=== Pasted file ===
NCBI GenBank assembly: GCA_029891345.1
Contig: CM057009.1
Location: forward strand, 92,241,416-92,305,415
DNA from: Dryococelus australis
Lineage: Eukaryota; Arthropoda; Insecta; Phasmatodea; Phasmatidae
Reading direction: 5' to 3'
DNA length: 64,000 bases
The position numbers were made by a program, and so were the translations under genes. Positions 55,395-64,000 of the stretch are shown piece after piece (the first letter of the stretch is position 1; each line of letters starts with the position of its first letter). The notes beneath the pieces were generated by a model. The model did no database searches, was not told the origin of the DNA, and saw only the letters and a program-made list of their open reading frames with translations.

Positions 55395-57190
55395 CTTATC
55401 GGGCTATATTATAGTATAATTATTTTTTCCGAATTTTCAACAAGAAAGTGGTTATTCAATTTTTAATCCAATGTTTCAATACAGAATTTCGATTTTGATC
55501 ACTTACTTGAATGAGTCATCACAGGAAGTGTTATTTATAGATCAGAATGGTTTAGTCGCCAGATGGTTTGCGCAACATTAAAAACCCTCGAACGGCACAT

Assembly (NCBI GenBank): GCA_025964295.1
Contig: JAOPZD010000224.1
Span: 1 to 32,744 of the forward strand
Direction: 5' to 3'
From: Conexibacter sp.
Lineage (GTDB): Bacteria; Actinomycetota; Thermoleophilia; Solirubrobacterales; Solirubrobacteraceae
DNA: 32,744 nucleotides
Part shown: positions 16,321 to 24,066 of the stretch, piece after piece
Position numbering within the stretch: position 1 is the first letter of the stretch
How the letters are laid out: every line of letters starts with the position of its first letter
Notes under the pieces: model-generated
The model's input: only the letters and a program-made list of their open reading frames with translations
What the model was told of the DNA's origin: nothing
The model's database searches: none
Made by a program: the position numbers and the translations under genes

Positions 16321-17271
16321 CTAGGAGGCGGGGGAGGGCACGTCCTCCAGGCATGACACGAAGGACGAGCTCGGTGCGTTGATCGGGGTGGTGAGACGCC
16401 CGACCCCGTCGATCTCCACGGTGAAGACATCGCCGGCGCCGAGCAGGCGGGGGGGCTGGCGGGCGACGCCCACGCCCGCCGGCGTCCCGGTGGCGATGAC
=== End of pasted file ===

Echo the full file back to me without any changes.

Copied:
NCBI GenBank assembly: GCA_029891345.1
Contig: CM057009.1
Location: forward strand, 92,241,416-92,305,415
DNA from: Dryococelus australis
Lineage: Eukaryota; Arthropoda; Insecta; Phasmatodea; Phasmatidae
Reading direction: 5' to 3'
DNA length: 64,000 bases
The position numbers were made by a program, and so were the translations under genes. Positions 55,395-64,000 of the stretch are shown piece after piece (the first letter of the stretch is position 1; each line of letters starts with the position of its first letter). The notes beneath the pieces were generated by a model. The model did no database searches, was not told the origin of the DNA, and saw only the letters and a program-made list of their open reading frames with translations.

Positions 55395-57190
55395 CTTATC
55401 GGGCTATATTATAGTATAATTATTTTTTCCGAATTTTCAACAAGAAAGTGGTTATTCAATTTTTAATCCAATGTTTCAATACAGAATTTCGATTTTGATC
55501 ACTTACTTGAATGAGTCATCACAGGAAGTGTTATTTATAGATCAGAATGGTTTAGTCGCCAGATGGTTTGCGCAACATTAAAAACCCTCGAACGGCACAT

Assembly (NCBI GenBank): GCA_025964295.1
Contig: JAOPZD010000224.1
Span: 1 to 32,744 of the forward strand
Direction: 5' to 3'
From: Conexibacter sp.
Lineage (GTDB): Bacteria; Actinomycetota; Thermoleophilia; Solirubrobacterales; Solirubrobacteraceae
DNA: 32,744 nucleotides
Part shown: positions 16,321 to 24,066 of the stretch, piece after piece
Position numbering within the stretch: position 1 is the first letter of the stretch
How the letters are laid out: every line of letters starts with the position of its first letter
Notes under the pieces: model-generated
The model's input: only the letters and a program-made list of their open reading frames with translations
What the model was told of the DNA's origin: nothing
The model's database searches: none
Made by a program: the position numbers and the translations under genes

Positions 16321-17271
16321 CTAGGAGGCGGGGGAGGGCACGTCCTCCAGGCATGACACGAAGGACGAGCTCGGTGCGTTGATCGGGGTGGTGAGACGCC
16401 CGACCCCGTCGATCTCCACGGTGAAGACATCGCCGGCGCCGAGCAGGCGGGGGGGCTGGCGGGCGACGCCCACGCCCGCCGGCGTCCCGGTGGCGATGAC